Kitchen in the House?
Ann Kitchen's pile of endorsements and a strong tie to local politics led her to a surprisingly easy win over Mandy Dealey in the state House District 48 race in Tuesday's Democratic primary. Kitchen, who nabbed 75% of the vote, will now face the winner of a Republican runoff between attorneys Jill Warren and Scott Loras, who took in 34% and 24% of the vote, respectively.
Kitchen, a manager with PricewaterhouseCoopers, had been a favorite after receiving every endorsement from local community and political organizations. Her experience in state government with the Texas Health and Human Services Commission and the Office of the Attorney General gave her a slight edge from the beginning over Dealey, a former head of Planned Parenthood and several mental health associations. And Kitchen's well-organized workers, veterans of a slew of other successful local races, added the knockout punch, even though Dealey had the support of several prominent "old guard" Democrats.
Despite the impending Republican runoff, Kitchen and Warren are already squaring off as adversaries in a potentially contentious November race. It isn't hard to imagine the two butting heads, since they have divergent views on how to promote a better quality of life in Austin.
Warren says Kitchen is involved in the "myopic leadership" of Austin that has made environmental politics more important than moving ahead and solving the area's problems with traffic and land use. "I submit that the people will stick with me for a new vision for Austin," Warren says.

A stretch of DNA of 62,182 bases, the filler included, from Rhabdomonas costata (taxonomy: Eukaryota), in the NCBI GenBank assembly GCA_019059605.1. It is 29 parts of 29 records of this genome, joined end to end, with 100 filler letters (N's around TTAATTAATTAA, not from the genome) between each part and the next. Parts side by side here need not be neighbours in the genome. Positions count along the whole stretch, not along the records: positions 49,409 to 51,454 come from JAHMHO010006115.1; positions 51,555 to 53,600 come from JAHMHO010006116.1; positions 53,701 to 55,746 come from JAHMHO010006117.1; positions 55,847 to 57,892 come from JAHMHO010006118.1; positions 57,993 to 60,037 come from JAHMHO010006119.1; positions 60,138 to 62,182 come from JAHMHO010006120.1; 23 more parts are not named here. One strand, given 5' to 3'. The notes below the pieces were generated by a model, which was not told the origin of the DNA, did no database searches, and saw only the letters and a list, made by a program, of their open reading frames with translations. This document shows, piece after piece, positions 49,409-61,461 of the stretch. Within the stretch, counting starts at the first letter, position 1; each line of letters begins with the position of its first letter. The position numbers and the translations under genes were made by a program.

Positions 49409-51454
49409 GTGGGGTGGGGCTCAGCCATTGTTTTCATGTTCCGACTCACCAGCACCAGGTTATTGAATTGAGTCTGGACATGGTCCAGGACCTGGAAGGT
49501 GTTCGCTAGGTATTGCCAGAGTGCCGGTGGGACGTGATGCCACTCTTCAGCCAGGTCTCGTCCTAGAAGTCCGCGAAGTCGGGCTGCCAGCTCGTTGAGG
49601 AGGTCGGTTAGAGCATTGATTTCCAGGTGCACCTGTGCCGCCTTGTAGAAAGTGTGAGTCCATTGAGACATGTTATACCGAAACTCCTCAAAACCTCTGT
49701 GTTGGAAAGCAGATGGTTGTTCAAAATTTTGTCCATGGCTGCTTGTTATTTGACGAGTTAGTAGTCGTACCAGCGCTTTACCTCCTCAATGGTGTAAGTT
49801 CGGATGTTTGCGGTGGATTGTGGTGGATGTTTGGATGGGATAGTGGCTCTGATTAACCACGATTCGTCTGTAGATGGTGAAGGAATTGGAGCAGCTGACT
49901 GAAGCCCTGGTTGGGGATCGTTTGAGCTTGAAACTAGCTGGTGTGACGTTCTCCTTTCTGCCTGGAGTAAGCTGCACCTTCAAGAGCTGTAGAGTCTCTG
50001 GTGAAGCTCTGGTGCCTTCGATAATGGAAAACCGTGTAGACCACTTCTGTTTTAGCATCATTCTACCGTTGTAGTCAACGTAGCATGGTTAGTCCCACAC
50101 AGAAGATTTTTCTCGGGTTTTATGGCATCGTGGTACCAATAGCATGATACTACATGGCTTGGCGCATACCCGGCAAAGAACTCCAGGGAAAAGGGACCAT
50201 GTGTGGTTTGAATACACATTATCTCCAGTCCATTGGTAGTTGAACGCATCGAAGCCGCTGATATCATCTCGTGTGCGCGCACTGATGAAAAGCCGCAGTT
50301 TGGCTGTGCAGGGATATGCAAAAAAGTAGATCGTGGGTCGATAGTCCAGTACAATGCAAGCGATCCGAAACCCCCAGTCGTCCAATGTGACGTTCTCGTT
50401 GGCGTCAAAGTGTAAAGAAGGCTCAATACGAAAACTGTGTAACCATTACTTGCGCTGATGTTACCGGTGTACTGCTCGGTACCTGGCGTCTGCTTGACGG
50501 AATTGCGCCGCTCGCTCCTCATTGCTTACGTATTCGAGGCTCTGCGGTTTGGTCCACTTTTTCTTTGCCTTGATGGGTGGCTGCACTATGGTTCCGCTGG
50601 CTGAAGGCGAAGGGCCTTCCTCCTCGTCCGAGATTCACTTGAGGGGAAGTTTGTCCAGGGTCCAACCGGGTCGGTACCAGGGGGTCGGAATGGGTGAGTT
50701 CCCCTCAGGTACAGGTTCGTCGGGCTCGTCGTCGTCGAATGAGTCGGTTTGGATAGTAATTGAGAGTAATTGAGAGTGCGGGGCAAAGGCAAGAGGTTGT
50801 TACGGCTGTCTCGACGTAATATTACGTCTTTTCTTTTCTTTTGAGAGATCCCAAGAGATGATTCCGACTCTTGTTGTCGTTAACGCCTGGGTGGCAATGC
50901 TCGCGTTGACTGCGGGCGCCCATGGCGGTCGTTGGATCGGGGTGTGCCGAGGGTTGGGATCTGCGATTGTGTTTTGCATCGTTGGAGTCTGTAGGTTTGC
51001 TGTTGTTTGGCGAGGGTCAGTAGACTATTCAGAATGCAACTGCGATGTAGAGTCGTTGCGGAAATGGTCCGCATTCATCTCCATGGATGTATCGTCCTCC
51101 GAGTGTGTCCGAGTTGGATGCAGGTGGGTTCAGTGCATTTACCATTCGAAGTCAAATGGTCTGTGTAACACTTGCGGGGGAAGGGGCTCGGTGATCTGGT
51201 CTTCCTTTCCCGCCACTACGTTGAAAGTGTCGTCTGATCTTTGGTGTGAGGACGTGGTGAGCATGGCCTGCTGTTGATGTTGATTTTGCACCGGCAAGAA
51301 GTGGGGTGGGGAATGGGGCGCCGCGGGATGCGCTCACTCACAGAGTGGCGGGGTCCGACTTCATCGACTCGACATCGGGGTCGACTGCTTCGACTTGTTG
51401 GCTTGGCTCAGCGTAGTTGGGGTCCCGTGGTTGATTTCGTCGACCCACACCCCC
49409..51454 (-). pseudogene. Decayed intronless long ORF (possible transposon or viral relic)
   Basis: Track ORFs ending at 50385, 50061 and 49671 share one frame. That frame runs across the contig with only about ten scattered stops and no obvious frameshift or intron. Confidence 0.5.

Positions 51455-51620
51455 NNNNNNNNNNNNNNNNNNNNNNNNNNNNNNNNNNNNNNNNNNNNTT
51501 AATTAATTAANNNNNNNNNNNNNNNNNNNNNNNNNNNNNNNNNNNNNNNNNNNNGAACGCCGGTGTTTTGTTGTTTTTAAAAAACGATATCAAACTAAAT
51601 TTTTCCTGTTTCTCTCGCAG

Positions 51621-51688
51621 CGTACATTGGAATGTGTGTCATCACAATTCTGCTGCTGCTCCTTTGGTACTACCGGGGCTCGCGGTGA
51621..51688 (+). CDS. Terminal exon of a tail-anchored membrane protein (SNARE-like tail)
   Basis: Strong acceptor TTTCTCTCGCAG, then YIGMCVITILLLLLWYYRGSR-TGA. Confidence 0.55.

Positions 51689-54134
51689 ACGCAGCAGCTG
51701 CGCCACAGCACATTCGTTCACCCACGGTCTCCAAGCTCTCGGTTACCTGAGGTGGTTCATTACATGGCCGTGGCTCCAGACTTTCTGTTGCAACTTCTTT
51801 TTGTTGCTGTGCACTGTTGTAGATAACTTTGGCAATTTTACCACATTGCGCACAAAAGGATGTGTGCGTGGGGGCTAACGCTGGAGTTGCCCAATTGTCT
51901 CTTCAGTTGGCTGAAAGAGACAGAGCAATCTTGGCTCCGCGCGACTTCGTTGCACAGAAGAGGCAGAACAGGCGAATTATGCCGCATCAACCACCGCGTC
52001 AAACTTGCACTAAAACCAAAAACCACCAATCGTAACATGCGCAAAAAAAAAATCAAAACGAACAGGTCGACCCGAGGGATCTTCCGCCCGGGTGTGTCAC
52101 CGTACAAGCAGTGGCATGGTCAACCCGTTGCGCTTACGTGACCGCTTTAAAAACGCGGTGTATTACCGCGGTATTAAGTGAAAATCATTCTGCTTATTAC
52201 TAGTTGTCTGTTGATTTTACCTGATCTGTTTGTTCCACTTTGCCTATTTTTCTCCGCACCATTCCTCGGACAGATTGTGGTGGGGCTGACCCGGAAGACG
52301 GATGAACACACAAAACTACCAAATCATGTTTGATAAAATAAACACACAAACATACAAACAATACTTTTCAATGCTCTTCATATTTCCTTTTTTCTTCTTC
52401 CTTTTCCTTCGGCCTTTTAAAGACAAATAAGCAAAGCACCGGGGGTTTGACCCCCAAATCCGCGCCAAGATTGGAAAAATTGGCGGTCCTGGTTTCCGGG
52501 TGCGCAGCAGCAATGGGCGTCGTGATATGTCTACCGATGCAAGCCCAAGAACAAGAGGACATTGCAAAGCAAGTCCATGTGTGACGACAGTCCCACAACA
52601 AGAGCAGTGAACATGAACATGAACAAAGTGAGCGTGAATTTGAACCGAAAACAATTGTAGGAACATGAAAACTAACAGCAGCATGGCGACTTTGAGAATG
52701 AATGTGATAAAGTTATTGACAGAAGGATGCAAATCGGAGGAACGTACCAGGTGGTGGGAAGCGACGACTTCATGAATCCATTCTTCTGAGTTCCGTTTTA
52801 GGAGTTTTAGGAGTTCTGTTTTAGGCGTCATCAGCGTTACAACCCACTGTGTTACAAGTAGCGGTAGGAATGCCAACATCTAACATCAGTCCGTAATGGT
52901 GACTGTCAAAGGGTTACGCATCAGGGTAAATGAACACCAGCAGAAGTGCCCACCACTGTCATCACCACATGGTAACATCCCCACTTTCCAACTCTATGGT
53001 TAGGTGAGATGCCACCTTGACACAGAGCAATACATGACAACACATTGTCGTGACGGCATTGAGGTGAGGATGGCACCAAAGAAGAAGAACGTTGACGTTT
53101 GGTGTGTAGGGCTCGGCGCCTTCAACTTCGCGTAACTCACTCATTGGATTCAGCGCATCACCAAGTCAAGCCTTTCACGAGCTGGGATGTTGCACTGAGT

Kitchen notes that Warren's advocacy of building new roads while refuting the need for mass transit improvements like light rail "won't work in Austin," adding that there need to be "multiple approaches" to solving traffic problems. Warren, a lawyer for the high-tech industry, is also positioning herself as a natural in the "new economy" of Texas, someone who can lead Austin in the high-tech era. Kitchen, in turn, hammers home the need for affordable health care and a commitment to a clean environment.
District 48 has been a stable Democratic stronghold ever since retiring Rep. Sherri Greenberg took the post from a Republican over a decade ago. Bill Emory, a consultant for Dealey who was among a handful of her supporters waiting for vote returns at City Coliseum on election night, says the November match-up between the favored Democrat and Republicans eager to get a majority in the House could be closer than people think. With the influx of new residents living in gated apartment complexes in South Austin, it's uncertain who these newcomers are, or how they'll vote.
Kitchen remains optimistic. "We'll find out who they are," she says. Meanwhile, GOP runoff contender Loras is confident, despite the early positioning between Warren and Kitchen. "I feel good about things ... I got into the race six weeks after Warren did and I'm in the ballpark," he says.
Dealey could not be reached for comment on her loss, but Emory blames part of the dismal outcome on low voter turnout.
Joe Anderson, who came in third out of a field of five Republicans with 20% of the vote, also lamented the low number of voters. "I was out by myself in the mist this morning," he said.